AOL is to launch a free Internet service to rival Dixons’ Freeserve, despite fiercely denying that it would ever make such a move.
This week’s confirmation that the company is to emulate Freeserve and a host of rival free Internet service providers (ISPs) by launching Netscape Online, adds yet another brand and pricing strategy to the group’s ISP portfolio.
The company owns the AOL and CompuServe brands, which have in their time established and then lost market leadership in the UK.
AOL UK now faces the challenge of promoting both the added-value, paid-for AOL brand, while simultaneously arguing the merits of a no-frills subscription-free Netscape Online service. Many of the expanding market of home users expect free Net access.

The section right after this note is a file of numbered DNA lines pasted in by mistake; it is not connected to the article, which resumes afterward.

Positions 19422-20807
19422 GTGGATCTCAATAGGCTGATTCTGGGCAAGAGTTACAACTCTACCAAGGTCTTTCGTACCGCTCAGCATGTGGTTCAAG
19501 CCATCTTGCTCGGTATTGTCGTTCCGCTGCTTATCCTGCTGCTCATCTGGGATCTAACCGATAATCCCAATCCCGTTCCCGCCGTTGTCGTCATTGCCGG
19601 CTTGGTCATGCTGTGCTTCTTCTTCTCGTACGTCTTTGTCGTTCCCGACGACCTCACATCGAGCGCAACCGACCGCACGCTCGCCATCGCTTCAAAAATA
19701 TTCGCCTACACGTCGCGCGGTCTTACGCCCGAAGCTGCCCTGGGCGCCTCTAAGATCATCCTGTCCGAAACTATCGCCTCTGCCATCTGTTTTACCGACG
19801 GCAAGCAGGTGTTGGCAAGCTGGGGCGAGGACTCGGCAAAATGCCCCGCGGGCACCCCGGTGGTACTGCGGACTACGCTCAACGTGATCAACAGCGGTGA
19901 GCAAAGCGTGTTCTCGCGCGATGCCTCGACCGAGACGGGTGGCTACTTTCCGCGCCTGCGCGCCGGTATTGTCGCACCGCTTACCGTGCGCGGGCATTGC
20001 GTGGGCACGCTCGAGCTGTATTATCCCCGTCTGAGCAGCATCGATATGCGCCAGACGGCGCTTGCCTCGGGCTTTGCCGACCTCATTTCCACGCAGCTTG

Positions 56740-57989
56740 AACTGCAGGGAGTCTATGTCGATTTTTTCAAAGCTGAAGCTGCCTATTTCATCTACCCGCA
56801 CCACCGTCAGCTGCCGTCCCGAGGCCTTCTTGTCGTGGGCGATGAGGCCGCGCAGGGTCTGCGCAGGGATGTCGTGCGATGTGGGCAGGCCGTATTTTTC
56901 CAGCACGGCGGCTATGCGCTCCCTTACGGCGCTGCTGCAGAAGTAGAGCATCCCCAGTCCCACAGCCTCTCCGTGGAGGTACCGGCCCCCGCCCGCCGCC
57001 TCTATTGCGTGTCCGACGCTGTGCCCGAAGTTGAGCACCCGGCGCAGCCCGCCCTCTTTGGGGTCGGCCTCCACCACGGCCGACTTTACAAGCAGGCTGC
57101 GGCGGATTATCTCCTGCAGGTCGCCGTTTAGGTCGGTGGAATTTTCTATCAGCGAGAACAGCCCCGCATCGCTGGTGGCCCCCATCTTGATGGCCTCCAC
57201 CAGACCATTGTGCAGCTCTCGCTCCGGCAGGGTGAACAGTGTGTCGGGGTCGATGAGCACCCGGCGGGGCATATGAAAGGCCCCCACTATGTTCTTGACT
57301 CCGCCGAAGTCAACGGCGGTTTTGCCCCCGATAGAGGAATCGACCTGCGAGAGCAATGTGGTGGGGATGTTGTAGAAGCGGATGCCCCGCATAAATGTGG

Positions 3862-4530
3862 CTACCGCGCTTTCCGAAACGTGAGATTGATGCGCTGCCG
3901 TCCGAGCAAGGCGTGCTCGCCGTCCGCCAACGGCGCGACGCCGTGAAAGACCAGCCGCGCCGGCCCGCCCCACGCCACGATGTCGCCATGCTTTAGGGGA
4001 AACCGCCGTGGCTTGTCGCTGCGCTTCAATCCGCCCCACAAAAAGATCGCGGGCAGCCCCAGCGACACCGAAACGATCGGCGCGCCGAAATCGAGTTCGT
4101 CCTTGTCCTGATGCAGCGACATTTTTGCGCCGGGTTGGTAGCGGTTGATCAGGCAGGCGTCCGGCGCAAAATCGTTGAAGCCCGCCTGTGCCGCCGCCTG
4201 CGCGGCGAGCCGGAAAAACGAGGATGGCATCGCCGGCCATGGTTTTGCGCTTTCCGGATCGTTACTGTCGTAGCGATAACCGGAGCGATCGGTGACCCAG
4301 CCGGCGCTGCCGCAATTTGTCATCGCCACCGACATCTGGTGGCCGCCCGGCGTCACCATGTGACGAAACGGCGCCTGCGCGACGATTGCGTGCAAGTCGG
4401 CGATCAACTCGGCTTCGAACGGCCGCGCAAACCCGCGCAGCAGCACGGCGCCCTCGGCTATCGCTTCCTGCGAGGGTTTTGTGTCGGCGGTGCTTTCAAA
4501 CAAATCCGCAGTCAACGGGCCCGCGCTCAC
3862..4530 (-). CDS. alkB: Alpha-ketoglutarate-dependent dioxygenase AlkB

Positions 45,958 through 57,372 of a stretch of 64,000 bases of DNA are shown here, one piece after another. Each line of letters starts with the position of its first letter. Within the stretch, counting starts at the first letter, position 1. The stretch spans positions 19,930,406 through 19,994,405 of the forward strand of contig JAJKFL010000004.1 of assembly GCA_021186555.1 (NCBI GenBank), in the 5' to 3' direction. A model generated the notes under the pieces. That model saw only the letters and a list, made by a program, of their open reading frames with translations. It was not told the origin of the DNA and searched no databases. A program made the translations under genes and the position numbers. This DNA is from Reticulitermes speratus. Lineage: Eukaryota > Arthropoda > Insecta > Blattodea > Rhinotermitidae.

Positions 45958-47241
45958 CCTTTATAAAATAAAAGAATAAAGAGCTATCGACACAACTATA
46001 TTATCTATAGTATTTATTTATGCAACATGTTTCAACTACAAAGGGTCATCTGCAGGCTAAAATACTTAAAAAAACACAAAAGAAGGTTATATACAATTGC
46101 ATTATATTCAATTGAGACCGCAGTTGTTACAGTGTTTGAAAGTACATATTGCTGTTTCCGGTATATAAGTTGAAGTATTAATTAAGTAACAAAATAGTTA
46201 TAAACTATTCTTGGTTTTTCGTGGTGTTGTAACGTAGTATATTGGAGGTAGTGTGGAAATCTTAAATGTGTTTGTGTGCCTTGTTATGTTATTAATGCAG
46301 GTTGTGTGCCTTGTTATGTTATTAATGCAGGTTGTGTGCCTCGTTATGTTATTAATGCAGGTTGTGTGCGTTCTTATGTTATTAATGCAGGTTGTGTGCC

David Phillips, appointed president and managing director of AOL earlier this year, will have to win back the group’s market leading position among UK Internet users, following the company’s strong opposition to free ISPs. As recently as May, Phillips argued that while the company was experimenting with the pricing model of AOL, it would resist the subscription-free route.
He said: “‘Free’ Net access services are fuelled by regulatory kickbacks from high priced, per minute phone charges.
“Despite all the hype, the free access business model is not a solution; it is a symptom of the problem of high phone rates which, if left uncorrected, will continue to slow the adoption of the Internet and e-commerce in Europe.”
Now AOL must market the benefits of two contradictory online brands while avoiding dangers of the promotion of one being seen as bad-mouthing the other – a difficult balance to strike.